Moreover, the error affected the fairness, integrity, and public reputation of the judicial proceedings. Said the court, "[a]ll participants operated under the assumption that Travis was going to prison for at least five years, when in reality there was no mandatory minimum sentence required. It is impossible to measure the breadth of the error. The error affected the State's charging decision, Travis's plea decision, communications and negotiations between the State and Travis, and the circuit court's basic assumptions as to Travis's sentence. Travis's due process right to be sentenced upon accurate information was violated. As the pervasive error seriously affected the fairness and integrity of Travis's sentence, we hold that it was a structural error requiring a reversal of the circuit court's denial of resentencing" (¶ 24).

    Insurance

    Leased Vehicles – Uninsured Motorist Coverage

    Brown v. Tokio Marine & Nichido Fire Ins. Co., 2012 WI App 45 (filed 21 March 2012) (ordered published 25 April 2012)

    The plaintiffs were seriously injured when their car was involved in a head-on collision with another vehicle. The other car's driver had leased his car from Nissan but violated the lease's terms when he failed to maintain a liability policy. Because the tortfeasor was uninsured, the plaintiffs sued Tokio Marine, which insured Nissan. The circuit court granted summary judgment in favor of Tokio Marine, finding that the policy excluded coverage for lessees but also concluding that Nissan was liable for certain statutory minimum coverage amounts.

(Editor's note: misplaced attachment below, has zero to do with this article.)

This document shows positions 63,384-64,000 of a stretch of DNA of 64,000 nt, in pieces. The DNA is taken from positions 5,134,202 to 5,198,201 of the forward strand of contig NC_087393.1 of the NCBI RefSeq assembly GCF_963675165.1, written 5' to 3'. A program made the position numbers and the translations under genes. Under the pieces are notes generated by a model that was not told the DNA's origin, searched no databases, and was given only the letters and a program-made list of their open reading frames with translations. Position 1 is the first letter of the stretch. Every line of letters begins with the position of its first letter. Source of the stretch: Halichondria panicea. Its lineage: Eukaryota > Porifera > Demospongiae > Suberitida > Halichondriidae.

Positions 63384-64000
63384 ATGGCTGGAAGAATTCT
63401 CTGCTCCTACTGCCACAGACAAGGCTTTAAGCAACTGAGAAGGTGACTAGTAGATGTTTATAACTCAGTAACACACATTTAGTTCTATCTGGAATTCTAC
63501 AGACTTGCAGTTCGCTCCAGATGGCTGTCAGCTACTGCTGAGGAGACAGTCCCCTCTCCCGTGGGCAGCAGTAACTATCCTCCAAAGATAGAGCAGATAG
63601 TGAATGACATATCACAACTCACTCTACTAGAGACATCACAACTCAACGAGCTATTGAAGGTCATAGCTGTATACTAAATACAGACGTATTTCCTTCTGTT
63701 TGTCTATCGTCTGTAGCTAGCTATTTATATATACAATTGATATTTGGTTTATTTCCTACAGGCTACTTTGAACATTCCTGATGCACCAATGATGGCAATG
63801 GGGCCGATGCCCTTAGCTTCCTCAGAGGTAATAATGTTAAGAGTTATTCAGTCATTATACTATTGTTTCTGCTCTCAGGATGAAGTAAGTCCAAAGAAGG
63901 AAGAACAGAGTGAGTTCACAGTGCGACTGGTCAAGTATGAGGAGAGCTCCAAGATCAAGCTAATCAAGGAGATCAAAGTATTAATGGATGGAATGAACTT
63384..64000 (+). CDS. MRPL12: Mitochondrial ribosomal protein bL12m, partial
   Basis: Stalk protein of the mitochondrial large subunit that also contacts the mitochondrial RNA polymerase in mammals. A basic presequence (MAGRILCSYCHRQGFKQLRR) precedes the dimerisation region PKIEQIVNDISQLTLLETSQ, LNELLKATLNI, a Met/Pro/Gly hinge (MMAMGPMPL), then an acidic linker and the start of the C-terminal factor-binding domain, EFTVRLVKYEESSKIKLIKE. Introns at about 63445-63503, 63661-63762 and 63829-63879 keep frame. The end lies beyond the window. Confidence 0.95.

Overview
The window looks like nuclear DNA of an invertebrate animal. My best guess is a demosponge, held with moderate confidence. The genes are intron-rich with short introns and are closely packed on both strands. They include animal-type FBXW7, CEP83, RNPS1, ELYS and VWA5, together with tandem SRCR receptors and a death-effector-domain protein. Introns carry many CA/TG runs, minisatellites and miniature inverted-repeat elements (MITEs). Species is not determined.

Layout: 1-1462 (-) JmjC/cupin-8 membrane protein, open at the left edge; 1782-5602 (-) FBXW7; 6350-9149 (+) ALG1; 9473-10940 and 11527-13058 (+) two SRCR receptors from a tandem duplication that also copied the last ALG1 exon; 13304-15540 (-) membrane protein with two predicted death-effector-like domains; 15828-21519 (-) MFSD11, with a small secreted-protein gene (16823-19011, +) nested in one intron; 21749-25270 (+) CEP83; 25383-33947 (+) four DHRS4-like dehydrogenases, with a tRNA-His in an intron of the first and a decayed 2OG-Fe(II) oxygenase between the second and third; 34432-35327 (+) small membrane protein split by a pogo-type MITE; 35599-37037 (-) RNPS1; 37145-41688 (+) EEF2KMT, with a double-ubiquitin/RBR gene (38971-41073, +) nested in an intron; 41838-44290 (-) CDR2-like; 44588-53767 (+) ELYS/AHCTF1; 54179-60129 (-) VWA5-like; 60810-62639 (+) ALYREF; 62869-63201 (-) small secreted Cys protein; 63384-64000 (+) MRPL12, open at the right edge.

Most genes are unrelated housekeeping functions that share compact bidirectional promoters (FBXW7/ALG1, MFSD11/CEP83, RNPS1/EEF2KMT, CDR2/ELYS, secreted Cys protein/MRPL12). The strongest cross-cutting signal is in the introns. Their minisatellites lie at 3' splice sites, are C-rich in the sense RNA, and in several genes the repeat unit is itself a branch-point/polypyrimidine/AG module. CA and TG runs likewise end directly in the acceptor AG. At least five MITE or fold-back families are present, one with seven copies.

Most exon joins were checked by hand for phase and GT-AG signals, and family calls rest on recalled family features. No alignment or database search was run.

The court of appeals affirmed in an opinion written by Judge Reilly. The policy clearly excluded coverage for lessees (see ¶ 11). Moreover, the so-called "Wisconsin Changes endorsement" did not constitute an exception to the exclusion (see ¶ 13). The plaintiffs also contended that Wisconsin's omnibus-coverage statute, Wis. Stat. section 632.32(3), mandates coverage regardless of the policy. The court held that the Wisconsin Changes endorsement incorporated the omnibus-coverage statute into the Tokio Marine policy, but that this also included the exclusions (¶ 15). "Section 632.32(6) does not prohibit an automobile insurance policy from excluding coverage for leases" (¶ 16).

    Finally, Nissan conceded that it violated Wis. Stat. section 344.51(1m) by failing to file a certificate of insurance when it leased the car to the tortfeasor (see ¶17). The statute mandates coverage in the amounts of $25,000 per person and $50,000 per accident, for which Nissan was liable (see ¶ 18).

    Public Records Law

    Confidentiality – Wis. Stat. Chapter 51 Treatment Records

    La Crosse Tribune v. La Crosse Cnty. Circuit Ct., 2012 WI App 42 (filed 15 March 2012) (ordered published 25 April 2012)

    In 1985, Stanley was found not guilty by reason of mental disease or defect on three homicide charges and committed to institutional care. In 2009, the court ordered that Stanley be conditionally released to the community. Accordingly, the Wisconsin Department of Health Services (DHS) prepared a conditional release plan, addressing treatment and services, which was filed with the circuit court under seal, as required by Wis. Stat. chapter 51 (the Mental Health Act). A local paper, the La Crosse Tribune, requested public release of any sealed records. The circuit court denied this and several related requests.